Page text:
Team likely will choose to limit candidates for September recall

When the Orioles go through baseball's yearly ritual of expanding their roster next week, with temporary lockers shoved together in the middle of the clubhouse, they'll exert more energy by sifting through the disabled list than the available talent at their minor league affiliates.

Club officials met last week to discuss September call-ups, and though they didn't compose a final draft, they have a pretty good idea of which players will be coming to Baltimore.


It shouldn't get too crowded. No need to double the recipes for the post-game spreads.

"When you think about it," said Mike Flanagan, vice president of baseball operations, "most of the guys are here."


Designated hitter David Segui and outfielder Melvin Mora appear close to coming off the disabled list, one willing to play through the pain of a damaged tendon in his wrist, the other with a bruised hand too weak to hold his spot among the American League's leading hitters.

Second baseman Jerry Hairston is expected to begin an injury rehabilitation assignment in the minors later this week, and he could rejoin the Orioles' lineup for the first time since fracturing a bone in his right foot May 20 in Anaheim.

The Orioles won't empty their disabled list - Albert Belle and Scott Erickson are clinging to the bottom like algae - but they'll find plenty of useful parts.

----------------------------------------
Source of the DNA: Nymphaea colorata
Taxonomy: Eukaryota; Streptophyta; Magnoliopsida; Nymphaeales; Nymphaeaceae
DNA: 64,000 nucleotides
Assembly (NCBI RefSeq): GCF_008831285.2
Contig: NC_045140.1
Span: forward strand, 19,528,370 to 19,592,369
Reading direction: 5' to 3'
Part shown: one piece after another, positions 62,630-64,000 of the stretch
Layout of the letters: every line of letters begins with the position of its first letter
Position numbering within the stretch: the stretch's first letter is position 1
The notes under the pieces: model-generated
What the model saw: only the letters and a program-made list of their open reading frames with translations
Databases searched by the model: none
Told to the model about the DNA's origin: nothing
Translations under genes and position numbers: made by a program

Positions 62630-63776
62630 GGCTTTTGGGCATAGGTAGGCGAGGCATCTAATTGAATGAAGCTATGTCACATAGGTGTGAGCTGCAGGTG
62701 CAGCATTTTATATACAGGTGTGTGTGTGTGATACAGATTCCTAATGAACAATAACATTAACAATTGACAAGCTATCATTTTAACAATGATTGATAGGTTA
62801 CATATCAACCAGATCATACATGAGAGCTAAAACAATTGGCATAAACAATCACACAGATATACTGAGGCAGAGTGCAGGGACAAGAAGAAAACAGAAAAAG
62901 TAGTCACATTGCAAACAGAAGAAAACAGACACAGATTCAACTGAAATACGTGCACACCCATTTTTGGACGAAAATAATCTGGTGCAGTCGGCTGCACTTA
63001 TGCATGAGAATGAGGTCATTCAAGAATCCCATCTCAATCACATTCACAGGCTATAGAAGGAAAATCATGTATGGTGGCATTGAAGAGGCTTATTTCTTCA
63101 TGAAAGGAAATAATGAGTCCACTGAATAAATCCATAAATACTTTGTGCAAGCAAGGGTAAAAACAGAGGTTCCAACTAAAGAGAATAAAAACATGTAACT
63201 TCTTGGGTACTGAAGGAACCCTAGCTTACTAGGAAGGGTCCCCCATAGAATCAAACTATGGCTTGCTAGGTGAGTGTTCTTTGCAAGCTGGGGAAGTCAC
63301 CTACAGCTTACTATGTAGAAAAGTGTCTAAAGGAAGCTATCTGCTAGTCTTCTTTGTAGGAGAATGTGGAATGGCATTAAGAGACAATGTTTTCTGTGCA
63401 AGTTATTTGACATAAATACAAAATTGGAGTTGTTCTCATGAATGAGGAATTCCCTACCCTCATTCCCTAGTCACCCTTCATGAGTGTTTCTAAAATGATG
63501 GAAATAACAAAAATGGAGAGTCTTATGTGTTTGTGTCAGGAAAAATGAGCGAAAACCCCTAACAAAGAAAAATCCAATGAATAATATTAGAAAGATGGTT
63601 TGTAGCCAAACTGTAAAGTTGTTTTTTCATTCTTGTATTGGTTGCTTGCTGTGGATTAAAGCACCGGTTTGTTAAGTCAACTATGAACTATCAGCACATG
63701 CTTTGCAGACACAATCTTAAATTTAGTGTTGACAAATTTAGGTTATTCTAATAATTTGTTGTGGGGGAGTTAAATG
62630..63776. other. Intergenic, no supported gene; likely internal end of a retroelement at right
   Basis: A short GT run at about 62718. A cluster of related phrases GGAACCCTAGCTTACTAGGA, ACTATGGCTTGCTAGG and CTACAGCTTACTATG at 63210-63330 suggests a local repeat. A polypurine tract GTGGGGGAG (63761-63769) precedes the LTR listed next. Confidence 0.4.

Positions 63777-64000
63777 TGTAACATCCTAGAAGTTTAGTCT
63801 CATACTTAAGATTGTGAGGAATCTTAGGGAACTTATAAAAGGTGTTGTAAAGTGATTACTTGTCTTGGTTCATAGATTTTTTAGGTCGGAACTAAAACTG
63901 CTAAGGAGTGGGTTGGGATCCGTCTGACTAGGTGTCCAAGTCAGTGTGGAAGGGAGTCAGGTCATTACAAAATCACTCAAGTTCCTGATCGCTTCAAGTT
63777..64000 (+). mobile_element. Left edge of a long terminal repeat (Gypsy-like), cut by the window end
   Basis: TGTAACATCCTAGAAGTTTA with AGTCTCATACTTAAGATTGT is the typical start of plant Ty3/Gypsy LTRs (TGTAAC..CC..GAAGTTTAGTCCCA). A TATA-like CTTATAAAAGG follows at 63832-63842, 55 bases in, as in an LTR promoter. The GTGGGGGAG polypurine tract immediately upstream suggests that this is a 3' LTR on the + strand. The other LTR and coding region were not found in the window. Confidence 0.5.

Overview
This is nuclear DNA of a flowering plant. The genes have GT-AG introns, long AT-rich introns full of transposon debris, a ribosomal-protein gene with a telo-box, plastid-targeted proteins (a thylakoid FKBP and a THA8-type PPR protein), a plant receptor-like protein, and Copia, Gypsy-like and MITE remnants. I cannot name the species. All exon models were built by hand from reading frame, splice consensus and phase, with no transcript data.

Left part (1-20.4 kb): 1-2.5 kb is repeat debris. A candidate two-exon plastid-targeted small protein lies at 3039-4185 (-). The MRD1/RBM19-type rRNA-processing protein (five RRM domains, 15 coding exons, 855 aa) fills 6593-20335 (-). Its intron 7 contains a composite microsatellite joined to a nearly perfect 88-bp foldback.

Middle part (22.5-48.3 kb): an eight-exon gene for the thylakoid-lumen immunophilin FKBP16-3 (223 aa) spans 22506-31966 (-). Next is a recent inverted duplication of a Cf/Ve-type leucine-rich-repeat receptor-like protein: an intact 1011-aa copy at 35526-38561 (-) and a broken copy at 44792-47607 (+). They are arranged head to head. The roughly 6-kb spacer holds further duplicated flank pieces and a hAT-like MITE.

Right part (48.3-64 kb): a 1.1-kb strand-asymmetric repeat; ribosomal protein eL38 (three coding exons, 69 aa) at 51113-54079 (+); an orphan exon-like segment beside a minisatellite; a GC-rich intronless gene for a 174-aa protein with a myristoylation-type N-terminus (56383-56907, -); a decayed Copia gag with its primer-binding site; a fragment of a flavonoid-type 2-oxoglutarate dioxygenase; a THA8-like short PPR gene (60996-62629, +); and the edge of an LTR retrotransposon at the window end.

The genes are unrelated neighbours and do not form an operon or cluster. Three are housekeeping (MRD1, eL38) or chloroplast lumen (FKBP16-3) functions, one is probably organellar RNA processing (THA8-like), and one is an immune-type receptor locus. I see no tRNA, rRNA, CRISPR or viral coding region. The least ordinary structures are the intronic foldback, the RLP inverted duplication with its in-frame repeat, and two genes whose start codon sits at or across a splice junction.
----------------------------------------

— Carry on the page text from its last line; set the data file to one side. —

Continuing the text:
"There aren't going to be a lot of call-ups for the simple reason that we have a lot of people on the DL who should be coming back in September," said manager Mike Hargrove. "I think there will be some, but not a great number."

Said Flanagan: "It's not going to be anything earth-shattering. There won't be any surprises."

The Orioles don't want players crammed into their clubhouse, waiting for an opportunity that won't come. If they're in a major league uniform, they're expected to play. And not just card games.

"We're not going to bring guys in here to sit," Flanagan said. "If we feel like we can use them and learn something, then we'll bring them up."

Some of them arrived early. Luis Matos is entrenched in center field, a healthy version of Gary Matthews in 2002. Larry Bigbie was holding down left field in Mora's absence until Tim Raines Jr. started there Friday night at Yankee Stadium after the Orioles purchased his contract from Triple-A Ottawa.


Brian Roberts became the leadoff hitter after Hairston's injury. Eric DuBose is in the rotation. Rick Bauer and John Parrish are in the bullpen.

And don't forget pitcher Kurt Ainsworth, acquired in the Sidney Ponson trade. He's on a throwing program, and the Orioles hope to activate him next month and use him in relief.

Last year's moves were mostly done out of necessity, with injuries crashing the team like a computer virus. Players arrived just in time to be rushed into the lineup because someone ahead of them went down. How else to explain Raul Casanova? "We were just looking for healthy people," Hargrove said.

Casanova is back in the organization with Ottawa. So is infielder Luis Lopez, part of a strange reunion that developed late in the summer but will be confined to the International League.

The Orioles don't need them. And they don't need shortstop Ed Rogers, who arrived from Double-A Bowie last September but came off the 40-man roster this year after clearing waivers.